This Black history month, give where it counts


Elizabeth Barajas-Román


Dollars go further when you support women’s funds that invest in Black communities.

The recent open letter to philanthropy by the Black Feminist Fund, co-signed by several other major foundations, highlighted the urgency for greater investment in nonprofits led by Black women, saying that ‘across our most urgent global challenges, Black feminists are dreaming and delivering the solutions we need.’ We agree. If we’re truly going to help advance justice for all, we need to get comfortable funding efforts led by Black women and gender non-conforming people.

From my work leading the Women’s Funding Network, the world’s largest philanthropic alliance for gender equity, I can tell you that these funding initiatives are what will drive true change. Women’s funds – community foundations created with the goal of accelerating progress for all by investing in the feminist leadership of women, girls, and gender non-conforming people, especially people of the global majority – have consistently been at the forefront of deploying capital to nonprofits and grassroots organizations that support Black women. They’re usually doing it with fewer resources and support as they tackle deeply entrenched issues, ranging from maternal mortality to economic security. And that needs to change.

Currently, we face an abysmal lack of investment. Of the $67 billion dollars of charitable donations made by foundations in the U.S. in a single year, less than 0.02 per cent of that was specified as benefiting causes that support Black women and girls, who represent seven per cent of the population.

Yet we know from a recent survey we commissioned of nearly 100 gender equity funders, our 2022 Landscape Report on Gender Equity Grantmakers, that the overwhelming majority of women’s funds are championing and enabling work centred on both gender and racial justice. And the majority (51 per cent) of our network’s US, place-based women’s funds are led by women of colour, 73 per cent of whom identify as Black. The work WFN members are doing demonstrates what’s possible and serves as a blueprint for how funders can invest in the leadership and vision of Black women.

Ready to join us? Here are a few great places to start funding important work at the intersection of gender justice and racial justice:

  • The Black Girl Freedom Fund, led by Grantmakers for Girls of Color, which is calling for the investment of $1 billion in Black girls and young women over the next 10 years (#1Billion4BlackGirls), raised over $20 million in their first year from the co-investments of over 15 institutional funders and more than 1,000 individual donors, including celebrities like Ciara and Gabrielle Union. And they’ve begun deploying funds to grant recipients who are focused specifically on addressing the wellness and safety of Black girls.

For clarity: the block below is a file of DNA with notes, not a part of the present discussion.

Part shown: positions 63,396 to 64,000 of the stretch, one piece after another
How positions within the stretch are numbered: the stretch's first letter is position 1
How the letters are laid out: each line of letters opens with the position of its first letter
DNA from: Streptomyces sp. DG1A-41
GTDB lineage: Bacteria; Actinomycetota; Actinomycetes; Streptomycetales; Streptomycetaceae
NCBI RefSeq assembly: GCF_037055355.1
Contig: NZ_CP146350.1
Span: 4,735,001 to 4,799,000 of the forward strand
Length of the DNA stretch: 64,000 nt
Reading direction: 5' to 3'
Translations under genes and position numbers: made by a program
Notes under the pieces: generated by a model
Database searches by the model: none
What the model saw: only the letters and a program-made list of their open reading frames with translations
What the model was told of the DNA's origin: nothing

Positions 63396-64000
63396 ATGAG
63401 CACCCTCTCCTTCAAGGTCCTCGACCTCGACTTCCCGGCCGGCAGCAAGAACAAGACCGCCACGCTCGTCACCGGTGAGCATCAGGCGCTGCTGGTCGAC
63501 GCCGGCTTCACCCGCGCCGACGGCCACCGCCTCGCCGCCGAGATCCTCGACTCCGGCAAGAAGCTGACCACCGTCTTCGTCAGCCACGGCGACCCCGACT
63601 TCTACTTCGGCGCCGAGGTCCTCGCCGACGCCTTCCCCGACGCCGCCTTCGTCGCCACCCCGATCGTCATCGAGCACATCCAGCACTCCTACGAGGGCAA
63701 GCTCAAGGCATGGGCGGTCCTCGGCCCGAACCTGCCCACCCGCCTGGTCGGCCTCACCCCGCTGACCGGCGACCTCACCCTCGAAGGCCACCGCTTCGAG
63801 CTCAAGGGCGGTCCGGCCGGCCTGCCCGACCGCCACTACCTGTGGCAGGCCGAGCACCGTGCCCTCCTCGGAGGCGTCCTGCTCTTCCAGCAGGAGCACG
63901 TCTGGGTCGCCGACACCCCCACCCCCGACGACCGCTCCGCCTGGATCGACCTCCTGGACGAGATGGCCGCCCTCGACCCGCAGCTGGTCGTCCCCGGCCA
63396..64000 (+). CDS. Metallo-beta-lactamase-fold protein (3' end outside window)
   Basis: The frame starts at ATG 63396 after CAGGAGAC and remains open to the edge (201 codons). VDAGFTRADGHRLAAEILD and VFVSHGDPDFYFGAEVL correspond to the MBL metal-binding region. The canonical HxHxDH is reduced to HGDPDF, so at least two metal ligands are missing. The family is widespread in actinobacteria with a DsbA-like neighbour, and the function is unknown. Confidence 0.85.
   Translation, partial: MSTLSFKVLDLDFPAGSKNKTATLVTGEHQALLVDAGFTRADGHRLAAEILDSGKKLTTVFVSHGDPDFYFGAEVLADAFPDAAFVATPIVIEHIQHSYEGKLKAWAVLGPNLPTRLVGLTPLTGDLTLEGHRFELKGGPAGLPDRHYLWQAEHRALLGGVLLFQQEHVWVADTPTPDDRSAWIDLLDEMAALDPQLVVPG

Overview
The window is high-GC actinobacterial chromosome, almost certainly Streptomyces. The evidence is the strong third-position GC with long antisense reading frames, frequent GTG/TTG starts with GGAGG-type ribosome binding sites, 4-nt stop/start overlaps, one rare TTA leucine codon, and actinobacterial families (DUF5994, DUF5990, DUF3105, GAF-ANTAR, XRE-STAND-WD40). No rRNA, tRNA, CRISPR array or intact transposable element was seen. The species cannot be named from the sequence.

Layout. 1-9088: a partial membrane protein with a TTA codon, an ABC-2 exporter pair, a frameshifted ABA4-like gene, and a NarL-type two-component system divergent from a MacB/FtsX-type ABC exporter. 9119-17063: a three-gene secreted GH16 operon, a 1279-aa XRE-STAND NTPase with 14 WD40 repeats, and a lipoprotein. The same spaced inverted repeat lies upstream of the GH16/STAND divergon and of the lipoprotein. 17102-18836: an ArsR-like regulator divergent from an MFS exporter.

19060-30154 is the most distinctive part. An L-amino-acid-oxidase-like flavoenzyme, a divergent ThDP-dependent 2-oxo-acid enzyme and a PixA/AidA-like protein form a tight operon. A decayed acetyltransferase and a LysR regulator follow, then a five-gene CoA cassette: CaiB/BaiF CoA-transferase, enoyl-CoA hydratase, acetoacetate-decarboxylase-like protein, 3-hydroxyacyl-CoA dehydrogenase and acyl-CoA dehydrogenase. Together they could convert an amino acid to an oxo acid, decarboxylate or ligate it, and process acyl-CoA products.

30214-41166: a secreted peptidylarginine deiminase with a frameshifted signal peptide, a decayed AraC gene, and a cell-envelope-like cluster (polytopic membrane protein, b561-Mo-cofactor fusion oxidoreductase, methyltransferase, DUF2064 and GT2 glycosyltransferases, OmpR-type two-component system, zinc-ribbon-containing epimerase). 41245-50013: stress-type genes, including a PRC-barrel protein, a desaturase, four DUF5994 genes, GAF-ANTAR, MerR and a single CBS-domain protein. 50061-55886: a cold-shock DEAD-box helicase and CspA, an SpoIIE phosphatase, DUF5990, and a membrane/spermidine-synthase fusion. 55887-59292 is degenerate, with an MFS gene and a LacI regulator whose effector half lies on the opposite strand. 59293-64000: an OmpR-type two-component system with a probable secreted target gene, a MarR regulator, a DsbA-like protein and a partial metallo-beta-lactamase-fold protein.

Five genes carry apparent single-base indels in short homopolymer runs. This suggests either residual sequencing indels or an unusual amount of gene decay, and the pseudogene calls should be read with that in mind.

• The Canadian Women’s Foundation is currently awarding up to $20,000 to 25 grantees through its 2023 Community Needs Grant, which provides short-term support for nonprofits doing gender justice work with a focus on smaller grassroots organizations, including those focused on gender-based programming that supports Black women.
  • The Women’s Foundation of Colorado’s Women & Girls of Color Fund directs capital to grassroots movements that traditional philanthropy might label ‘too risky’ but are built on the lived experiences of women of colour, with a focus on accelerating the economic security of these women.
  • The Women’s Foundation of Greater Memphis launched their Vision 2025 strategic plan with the goal of increasing investment and reducing poverty in five Memphis neighbourhoods by 2025. During the first year, 1,705 residents participated in job skills training and more than 200 were placed in jobs.

Women’s funds are an important piece of the funding landscape that need to be more widely recognized and resourced. We’ve seen what’s possible when we’re intentional about funding organizations that share our core belief about the connection between gender and racial justice. It starts with funding organizations that are led by Black feminists, dedicated to improving the lives of everyone, everywhere.

Elizabeth Barajas-Román is the President & CEO of the Women’s Funding Network, the world’s largest philanthropic alliance for gender equity.

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